Lecture 24 Instrumental Variables

Nick Huntington-Klein

March 20, 2019


  • We’ve covered quite a few methods for isolating causal effects!
  • Controlling for variables to close back doors (explain X and Y with the control, remove what’s explained)
  • Matching on variables to close back doors (find treated and non-treated observations with )
  • Using a control group to control for time (before/after difference for treated and untreated, then difference them)
  • Using a cutoff to construct a very good control group (treated/untreated difference near a cutoff)


  • We’ve got ONE LAST METHOD!
  • Today we’ll be covering instrumental variables
  • The basic idea is that we have some variable - the instrumental variable - that causes X but has no other back doors!

Natural Experiments

  • This calls back to our idea of trying to mimic an experiment without having an experiment. In fact, let’s think about an actual randomized experiment.
  • We have some random assignment R that determines your X. So even though we have back doors between X and Y, we can identify X -> Y

Natural Experiments

  • The idea of instrumental variables is this:
  • What if we can find a variable that can take the place of R in the diagram despite not actually being something we randomized in an experiment?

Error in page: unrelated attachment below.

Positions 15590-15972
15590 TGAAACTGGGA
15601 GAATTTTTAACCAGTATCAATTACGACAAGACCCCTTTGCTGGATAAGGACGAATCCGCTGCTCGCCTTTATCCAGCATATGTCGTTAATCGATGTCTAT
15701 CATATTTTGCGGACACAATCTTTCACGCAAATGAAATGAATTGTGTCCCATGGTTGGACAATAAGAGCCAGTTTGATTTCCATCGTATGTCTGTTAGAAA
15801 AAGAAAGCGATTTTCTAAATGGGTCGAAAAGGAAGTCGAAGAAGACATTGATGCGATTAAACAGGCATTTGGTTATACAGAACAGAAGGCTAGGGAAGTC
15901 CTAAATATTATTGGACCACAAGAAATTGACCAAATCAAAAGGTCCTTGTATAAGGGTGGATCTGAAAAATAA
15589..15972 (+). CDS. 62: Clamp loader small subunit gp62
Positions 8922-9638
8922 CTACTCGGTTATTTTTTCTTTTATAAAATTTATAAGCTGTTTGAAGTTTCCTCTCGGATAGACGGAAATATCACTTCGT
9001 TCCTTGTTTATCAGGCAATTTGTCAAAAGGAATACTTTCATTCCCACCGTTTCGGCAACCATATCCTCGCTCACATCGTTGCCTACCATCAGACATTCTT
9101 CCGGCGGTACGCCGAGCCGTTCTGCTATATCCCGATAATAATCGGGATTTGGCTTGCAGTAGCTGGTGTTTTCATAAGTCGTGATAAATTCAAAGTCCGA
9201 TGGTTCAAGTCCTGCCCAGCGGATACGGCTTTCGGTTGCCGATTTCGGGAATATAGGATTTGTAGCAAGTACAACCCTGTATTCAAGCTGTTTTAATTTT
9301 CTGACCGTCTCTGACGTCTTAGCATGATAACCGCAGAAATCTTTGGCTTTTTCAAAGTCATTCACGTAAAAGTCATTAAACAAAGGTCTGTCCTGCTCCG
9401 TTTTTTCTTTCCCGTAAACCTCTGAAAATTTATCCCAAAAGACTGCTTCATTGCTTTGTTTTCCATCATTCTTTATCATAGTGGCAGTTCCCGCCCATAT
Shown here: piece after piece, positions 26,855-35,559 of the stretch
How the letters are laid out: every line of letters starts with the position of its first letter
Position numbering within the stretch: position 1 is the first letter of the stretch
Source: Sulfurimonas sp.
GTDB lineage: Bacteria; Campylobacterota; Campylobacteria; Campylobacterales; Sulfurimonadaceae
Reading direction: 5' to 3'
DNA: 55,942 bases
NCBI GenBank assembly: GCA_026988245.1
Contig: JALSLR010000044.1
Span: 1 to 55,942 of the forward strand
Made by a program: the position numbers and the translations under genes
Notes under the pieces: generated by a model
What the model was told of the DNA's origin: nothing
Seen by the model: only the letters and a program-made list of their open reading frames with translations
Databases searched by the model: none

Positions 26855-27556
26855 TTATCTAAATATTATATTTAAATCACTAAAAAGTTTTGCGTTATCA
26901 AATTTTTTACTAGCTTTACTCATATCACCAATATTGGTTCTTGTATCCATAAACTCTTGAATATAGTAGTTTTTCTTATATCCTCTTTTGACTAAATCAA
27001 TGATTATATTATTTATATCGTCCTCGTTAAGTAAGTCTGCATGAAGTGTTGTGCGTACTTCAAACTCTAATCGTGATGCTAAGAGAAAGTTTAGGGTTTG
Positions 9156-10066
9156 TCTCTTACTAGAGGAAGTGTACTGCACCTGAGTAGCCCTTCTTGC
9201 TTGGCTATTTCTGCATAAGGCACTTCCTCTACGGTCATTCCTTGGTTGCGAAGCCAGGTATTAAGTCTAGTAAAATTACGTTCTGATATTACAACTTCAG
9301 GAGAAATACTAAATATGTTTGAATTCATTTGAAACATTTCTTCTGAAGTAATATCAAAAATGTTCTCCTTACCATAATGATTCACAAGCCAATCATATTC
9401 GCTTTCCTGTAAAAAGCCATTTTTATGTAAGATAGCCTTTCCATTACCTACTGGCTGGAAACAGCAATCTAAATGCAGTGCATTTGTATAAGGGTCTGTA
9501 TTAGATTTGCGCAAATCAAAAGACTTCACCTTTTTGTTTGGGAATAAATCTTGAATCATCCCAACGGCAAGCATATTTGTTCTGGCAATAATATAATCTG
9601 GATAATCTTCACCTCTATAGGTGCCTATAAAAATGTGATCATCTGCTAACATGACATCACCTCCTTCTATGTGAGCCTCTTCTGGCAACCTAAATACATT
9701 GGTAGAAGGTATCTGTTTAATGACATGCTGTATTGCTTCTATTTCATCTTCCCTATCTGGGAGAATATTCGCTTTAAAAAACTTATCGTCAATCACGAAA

• If we can do that, we’ve clearly got a “natural experiment”
  • When we find a variable that can do that, we call it an “instrument” or “instrumental variable”
  • Let’s call it Z

Instrumental Variable

So, for Z take the place of R in the diagram, what do we need?

  • Z must be related to X (typically Z -> X but not always)
  • There must be no open paths from Z to Y except for ones that go through X

In other words “Z is related to X, and all the effect of Z on Y goes THROUGH X

Instrumental Variable


  • Explain X with Z, and keep only what is explained, X'
  • Explain Y with Z, and keep only what is explained, Y'
  • [If Z is logical/binary] Divide the difference in Y' between Z values by the difference in X' between Z values
  • [If Z is not logical/binary] Get the correlation between X' and Y'